Mnangagwa continues efforts to restore dignity of traditional chiefs

Pic: Zimbabwe's Traditional Chiefs
Pic: Zimbabwe's Traditional Chiefs

Gweru – Zimbabwe’s President, Emmerson Mnangagwa has continued on his drive to restore dignity to traditional chiefs in the Southern African country by pledging financial support, vehicles and building of trial courts.

Mnangagwa met the chiefs here in Gweru and handed over 52 cars, while promising that more were on the way.

“There are 52 cars here today. 26 more will arrive next week and so on. All of you will get their cars before elections but today we will distribute 42 cars, 6 cars per province,” said Mnangagwa.

Mnangagwa’s government has re-affirmed its commitment to restoring dignity and respect to traditional chiefs, whose influence and power was illegally constrained and stripped by white settlers who colonised the country.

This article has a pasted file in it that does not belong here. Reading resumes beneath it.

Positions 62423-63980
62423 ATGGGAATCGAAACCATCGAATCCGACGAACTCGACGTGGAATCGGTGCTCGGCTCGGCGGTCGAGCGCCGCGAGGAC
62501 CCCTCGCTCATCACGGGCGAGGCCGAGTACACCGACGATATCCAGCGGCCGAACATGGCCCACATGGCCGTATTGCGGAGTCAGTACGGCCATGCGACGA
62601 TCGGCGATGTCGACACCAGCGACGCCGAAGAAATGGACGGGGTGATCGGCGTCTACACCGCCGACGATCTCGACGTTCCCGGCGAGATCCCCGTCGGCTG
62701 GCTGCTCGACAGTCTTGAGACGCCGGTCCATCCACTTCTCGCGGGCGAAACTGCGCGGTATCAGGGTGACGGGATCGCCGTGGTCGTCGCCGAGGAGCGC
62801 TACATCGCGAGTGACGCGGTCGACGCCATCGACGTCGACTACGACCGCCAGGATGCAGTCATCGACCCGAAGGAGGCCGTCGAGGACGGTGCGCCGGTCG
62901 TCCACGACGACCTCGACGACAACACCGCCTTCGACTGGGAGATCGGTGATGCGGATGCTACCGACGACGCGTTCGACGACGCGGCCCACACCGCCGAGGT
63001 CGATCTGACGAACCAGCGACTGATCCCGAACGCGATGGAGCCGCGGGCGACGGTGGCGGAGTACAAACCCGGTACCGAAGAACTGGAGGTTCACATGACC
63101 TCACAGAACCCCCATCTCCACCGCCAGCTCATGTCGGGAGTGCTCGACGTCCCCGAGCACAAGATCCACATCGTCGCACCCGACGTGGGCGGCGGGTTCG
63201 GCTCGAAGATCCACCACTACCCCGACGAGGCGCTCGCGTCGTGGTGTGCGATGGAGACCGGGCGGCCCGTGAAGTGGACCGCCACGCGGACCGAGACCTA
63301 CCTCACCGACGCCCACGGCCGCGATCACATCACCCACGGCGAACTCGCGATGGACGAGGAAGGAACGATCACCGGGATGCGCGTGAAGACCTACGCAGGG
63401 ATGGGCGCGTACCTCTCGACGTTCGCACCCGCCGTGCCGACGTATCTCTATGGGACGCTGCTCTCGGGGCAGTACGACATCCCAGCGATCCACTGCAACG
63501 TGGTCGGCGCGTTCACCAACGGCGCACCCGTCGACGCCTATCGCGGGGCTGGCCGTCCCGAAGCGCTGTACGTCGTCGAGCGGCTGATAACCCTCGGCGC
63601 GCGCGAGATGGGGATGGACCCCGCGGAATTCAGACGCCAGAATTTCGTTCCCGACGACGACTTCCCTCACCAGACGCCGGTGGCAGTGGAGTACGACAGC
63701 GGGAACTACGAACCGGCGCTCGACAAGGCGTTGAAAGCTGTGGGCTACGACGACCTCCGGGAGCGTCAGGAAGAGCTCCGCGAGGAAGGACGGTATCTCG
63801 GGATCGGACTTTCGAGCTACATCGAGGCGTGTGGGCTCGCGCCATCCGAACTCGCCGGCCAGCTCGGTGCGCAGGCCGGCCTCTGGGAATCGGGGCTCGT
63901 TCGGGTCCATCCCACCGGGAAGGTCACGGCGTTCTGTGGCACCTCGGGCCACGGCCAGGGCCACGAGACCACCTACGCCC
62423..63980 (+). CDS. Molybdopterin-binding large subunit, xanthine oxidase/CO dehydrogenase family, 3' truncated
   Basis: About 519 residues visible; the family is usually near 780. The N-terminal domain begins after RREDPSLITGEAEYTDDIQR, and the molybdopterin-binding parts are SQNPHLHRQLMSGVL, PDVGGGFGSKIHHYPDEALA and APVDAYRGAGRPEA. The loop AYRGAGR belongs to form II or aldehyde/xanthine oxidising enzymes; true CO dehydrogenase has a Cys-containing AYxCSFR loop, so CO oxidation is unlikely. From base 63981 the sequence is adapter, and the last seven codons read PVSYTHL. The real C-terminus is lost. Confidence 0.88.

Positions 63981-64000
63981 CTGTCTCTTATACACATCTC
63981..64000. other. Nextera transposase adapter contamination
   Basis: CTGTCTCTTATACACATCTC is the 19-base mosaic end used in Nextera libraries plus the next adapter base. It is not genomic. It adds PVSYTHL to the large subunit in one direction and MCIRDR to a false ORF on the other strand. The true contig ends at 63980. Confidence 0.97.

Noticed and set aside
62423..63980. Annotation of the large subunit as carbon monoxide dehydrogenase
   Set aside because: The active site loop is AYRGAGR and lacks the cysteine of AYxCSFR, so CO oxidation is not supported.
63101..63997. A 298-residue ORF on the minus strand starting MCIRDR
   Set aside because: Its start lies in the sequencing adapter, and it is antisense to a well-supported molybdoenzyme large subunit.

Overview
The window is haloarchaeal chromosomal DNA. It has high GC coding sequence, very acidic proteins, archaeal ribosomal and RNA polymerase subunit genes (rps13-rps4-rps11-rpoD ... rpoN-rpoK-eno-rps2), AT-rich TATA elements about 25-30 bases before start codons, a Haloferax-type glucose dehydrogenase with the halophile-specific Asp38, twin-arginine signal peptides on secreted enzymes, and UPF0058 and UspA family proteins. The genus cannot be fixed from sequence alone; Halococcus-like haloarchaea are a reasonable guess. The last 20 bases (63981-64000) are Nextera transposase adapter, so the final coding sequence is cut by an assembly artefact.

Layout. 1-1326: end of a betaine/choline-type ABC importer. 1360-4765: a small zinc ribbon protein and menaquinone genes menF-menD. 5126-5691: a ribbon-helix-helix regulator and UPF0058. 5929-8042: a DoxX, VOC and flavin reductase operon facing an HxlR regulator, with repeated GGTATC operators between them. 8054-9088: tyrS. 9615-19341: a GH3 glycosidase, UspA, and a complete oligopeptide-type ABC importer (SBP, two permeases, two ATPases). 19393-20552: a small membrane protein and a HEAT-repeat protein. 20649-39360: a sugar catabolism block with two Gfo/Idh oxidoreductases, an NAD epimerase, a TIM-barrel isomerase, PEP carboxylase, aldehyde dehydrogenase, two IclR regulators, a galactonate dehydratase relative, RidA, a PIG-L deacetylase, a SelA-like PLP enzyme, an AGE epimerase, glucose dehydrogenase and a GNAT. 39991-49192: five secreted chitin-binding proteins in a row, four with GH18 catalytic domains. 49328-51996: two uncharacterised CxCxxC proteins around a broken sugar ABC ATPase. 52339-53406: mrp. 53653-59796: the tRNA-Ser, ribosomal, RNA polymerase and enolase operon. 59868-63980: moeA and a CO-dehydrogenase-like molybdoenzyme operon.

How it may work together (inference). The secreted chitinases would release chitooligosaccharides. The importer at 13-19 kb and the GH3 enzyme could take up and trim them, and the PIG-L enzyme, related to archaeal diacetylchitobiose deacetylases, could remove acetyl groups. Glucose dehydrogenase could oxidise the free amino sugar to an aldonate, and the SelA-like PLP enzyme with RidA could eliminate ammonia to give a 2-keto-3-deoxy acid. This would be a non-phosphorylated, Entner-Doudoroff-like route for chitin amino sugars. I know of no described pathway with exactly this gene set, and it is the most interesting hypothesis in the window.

Mnangagwa has long fought for the plight of chiefs as evidenced by his efforts to improve the welfare of chiefs.

Following the Tsholotsho debacle, when Mnangagwa was demoted by Robert Mugabe to the position of Minister of Amenities, he built electrified homes for chiefs and lobbied for government to provide cars for the chiefs.

Prior to that, chiefs in remote areas lived in houses without electricity, despite their sacrosanct traditional roles.

Mnangagwa, who has always enjoyed cordial relations with chiefs, and is known to be a huge vanguard of culture, was the man who pushed for chiefs to receive monthly allowances from the government.

He also pushed for their integration into government. He formed the chiefs council resulting in one chief being given a parliamentary seat. Council of chiefs president Fortune Charumbira sits in parliament currently via that ticket today.

Speaking exclusively to Khuluma, a prominent historian, who declined to be named, expressed gratitude towards the efforts of the President.

“It is good that he is pushing for the chiefs to have dignity. Compare our chief’s welfare to that of say South Africa’s Zulu King (Goodwill Zwelithini) or the royal family in UK. We need to make sure our traditional leaders, who are custodians of the Zimbabwean way of life, are afforded respect and live dignified lives befitting their titles.”